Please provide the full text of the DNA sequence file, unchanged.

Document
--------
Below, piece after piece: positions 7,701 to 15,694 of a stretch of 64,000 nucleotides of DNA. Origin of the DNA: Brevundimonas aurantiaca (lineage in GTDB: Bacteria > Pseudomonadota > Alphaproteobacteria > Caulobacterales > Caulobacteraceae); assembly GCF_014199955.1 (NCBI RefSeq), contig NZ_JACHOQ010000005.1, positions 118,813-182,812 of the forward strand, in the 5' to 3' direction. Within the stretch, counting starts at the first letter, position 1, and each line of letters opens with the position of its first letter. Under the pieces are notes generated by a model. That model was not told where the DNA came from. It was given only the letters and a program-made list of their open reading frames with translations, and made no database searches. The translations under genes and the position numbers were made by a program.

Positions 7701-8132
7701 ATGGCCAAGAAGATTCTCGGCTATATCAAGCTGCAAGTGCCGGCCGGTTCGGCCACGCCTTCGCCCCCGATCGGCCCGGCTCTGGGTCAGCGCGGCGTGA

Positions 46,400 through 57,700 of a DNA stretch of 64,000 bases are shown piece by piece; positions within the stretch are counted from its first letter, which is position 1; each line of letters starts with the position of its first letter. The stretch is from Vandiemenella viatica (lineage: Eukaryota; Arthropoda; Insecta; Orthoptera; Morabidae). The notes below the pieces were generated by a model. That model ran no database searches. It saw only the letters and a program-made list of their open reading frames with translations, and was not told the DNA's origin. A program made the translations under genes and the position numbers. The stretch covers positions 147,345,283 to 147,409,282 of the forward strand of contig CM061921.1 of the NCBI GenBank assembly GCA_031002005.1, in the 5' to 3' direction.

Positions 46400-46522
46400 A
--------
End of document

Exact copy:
Below, piece after piece: positions 7,701 to 15,694 of a stretch of 64,000 nucleotides of DNA. Origin of the DNA: Brevundimonas aurantiaca (lineage in GTDB: Bacteria > Pseudomonadota > Alphaproteobacteria > Caulobacterales > Caulobacteraceae); assembly GCF_014199955.1 (NCBI RefSeq), contig NZ_JACHOQ010000005.1, positions 118,813-182,812 of the forward strand, in the 5' to 3' direction. Within the stretch, counting starts at the first letter, position 1, and each line of letters opens with the position of its first letter. Under the pieces are notes generated by a model. That model was not told where the DNA came from. It was given only the letters and a program-made list of their open reading frames with translations, and made no database searches. The translations under genes and the position numbers were made by a program.

Positions 7701-8132
7701 ATGGCCAAGAAGATTCTCGGCTATATCAAGCTGCAAGTGCCGGCCGGTTCGGCCACGCCTTCGCCCCCGATCGGCCCGGCTCTGGGTCAGCGCGGCGTGA

Positions 46,400 through 57,700 of a DNA stretch of 64,000 bases are shown piece by piece; positions within the stretch are counted from its first letter, which is position 1; each line of letters starts with the position of its first letter. The stretch is from Vandiemenella viatica (lineage: Eukaryota; Arthropoda; Insecta; Orthoptera; Morabidae). The notes below the pieces were generated by a model. That model ran no database searches. It saw only the letters and a program-made list of their open reading frames with translations, and was not told the DNA's origin. A program made the translations under genes and the position numbers. The stretch covers positions 147,345,283 to 147,409,282 of the forward strand of contig CM061921.1 of the NCBI GenBank assembly GCA_031002005.1, in the 5' to 3' direction.

Positions 46400-46522
46400 A